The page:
Forrester’s Reichman concurs. He feels that ITIL-based capacity management would go a long way to lift storage out of one of its time-honored failings — low utilization rates. Similarly, he thinks ITIL’s service level management discipline would add value.
“Every manager thinks their systems are mission-critical,” said Reichman. “ITIL would define the criteria that dictate what data is placed in which tier within the storage hierarchy and how well that data is protected.”
Vendors on Board
While CA doesn’t specifically sell an “ITIL” product as such, it is integrating this framework into all elements of its software. The goal is to make it easy to link CA storage, security and management software into the ITIL camp and make it easier for organizations to embrace it. In fact, CA has a whole unit that deals directly with ITIL-related matters. It even conducts seminars inside companies to show them the value of ITIL.
Jeanette Cook, service level manager at Idaho National Laboratories (Idaho Falls, Idaho), attended one of CA’s Apollo 13 ITIL simulation role-playing games. These are designed to help organizations drive ITIL awareness by providing real-world scenarios. Teams learn about managing processes more effectively. Cook was so impressed that she brought CA on site to deliver another such event to 20 staffers. She relates how processes, such as incident management, tend to be dispersed across multiple divisions and facilities. That makes it hard to see how well, or badly, the process is actually performing. By breaking the members into the various groups responsible for each aspect of incident management and then simulating an incident, they could clearly see where things were breaking down — and the value of having an agreed-upon process to accomplish incident resolution.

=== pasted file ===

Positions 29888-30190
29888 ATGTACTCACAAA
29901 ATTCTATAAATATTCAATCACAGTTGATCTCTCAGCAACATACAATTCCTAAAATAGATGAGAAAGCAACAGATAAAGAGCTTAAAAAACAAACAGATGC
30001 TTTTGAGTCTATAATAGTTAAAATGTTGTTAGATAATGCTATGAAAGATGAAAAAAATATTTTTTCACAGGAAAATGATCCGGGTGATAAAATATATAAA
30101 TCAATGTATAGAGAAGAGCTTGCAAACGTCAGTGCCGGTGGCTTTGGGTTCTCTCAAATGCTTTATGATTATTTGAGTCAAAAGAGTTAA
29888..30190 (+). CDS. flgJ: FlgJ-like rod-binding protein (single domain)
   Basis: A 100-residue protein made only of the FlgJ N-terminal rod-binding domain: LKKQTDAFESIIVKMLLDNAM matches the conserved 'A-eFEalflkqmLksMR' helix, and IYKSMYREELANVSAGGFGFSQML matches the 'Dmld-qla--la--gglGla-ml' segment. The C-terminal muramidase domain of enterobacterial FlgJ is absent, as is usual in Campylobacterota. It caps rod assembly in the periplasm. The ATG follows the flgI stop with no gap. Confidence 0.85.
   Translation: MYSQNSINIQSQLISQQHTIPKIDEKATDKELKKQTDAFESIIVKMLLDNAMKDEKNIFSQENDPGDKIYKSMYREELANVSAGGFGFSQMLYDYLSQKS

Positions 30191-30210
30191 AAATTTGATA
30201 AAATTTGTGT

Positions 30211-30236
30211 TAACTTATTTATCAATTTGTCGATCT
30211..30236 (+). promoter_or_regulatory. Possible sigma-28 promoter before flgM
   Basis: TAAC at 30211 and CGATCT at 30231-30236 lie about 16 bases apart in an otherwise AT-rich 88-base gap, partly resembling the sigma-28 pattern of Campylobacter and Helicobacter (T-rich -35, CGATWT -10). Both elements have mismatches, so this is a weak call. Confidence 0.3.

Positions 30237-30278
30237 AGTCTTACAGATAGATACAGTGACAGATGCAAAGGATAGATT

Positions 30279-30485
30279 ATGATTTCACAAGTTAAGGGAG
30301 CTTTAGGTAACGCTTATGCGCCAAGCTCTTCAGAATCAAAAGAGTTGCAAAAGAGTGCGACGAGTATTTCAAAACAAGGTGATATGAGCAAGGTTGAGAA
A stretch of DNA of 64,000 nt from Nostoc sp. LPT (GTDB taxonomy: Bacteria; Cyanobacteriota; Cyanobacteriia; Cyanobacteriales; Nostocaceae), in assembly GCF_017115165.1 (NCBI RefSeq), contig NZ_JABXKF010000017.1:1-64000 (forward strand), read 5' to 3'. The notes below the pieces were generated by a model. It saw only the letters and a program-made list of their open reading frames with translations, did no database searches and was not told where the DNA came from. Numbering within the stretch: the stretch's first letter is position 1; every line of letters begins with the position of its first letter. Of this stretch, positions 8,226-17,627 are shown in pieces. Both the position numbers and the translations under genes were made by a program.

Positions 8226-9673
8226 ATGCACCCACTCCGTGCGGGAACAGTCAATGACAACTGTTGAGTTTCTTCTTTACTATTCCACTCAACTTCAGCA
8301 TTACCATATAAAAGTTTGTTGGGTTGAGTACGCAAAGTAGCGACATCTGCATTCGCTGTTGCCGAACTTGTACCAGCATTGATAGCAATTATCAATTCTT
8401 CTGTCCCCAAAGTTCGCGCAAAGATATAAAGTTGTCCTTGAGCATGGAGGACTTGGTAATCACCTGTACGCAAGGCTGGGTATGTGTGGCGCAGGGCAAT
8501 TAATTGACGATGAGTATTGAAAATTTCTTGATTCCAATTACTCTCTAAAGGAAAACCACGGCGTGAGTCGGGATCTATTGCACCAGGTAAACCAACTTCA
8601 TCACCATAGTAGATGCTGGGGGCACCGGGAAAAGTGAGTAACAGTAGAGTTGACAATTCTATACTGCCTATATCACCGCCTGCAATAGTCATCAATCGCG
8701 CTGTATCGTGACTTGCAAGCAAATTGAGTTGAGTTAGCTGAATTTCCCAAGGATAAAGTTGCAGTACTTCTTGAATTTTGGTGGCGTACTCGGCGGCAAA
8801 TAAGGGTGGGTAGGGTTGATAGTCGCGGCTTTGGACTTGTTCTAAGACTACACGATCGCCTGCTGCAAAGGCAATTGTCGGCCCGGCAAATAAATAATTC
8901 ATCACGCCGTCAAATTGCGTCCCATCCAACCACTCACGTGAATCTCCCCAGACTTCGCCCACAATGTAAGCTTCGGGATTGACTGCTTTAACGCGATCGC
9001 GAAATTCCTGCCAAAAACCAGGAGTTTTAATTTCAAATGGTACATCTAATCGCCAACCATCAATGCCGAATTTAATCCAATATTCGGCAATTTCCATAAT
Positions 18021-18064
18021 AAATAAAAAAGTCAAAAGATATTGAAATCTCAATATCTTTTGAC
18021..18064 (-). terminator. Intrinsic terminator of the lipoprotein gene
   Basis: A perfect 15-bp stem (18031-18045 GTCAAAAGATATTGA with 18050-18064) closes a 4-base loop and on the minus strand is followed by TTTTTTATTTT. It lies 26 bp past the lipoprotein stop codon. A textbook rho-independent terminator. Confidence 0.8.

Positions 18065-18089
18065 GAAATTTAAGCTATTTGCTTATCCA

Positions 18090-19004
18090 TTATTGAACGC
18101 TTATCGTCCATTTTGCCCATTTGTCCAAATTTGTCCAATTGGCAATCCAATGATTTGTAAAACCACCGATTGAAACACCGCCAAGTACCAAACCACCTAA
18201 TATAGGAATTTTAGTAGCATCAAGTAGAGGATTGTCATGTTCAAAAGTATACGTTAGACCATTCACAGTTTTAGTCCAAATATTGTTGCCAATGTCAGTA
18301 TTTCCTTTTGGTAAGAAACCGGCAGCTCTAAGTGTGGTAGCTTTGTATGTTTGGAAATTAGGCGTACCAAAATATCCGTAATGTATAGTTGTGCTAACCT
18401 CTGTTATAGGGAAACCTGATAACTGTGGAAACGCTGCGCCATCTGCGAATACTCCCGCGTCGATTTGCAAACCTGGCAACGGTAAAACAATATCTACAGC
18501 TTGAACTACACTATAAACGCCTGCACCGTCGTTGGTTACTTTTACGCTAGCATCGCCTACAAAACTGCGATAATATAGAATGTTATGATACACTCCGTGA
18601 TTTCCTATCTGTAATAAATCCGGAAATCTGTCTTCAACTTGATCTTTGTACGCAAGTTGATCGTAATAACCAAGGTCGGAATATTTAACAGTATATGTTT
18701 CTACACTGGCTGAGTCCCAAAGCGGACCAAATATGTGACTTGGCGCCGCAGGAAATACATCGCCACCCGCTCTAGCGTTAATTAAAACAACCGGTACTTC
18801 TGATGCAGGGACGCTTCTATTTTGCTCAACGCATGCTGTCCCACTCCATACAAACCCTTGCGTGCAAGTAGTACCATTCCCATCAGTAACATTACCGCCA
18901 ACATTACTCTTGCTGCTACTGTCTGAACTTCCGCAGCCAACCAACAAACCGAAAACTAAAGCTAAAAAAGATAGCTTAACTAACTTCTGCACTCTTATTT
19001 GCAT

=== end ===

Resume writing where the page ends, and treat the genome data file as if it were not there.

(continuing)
“We had an epiphany — we could observe the bottlenecks and take the right actions to tweak the processes to eliminate them,” said Cook. “That enabled everyone to see the value of ITIL and buy into the concept of a common language around ITIL.”
EMC is another major storage player that appears to be leveraging ITIL as a means of extending its reach. The cornerstones of this strategy are being built around its Smarts and nLayers acquisitions.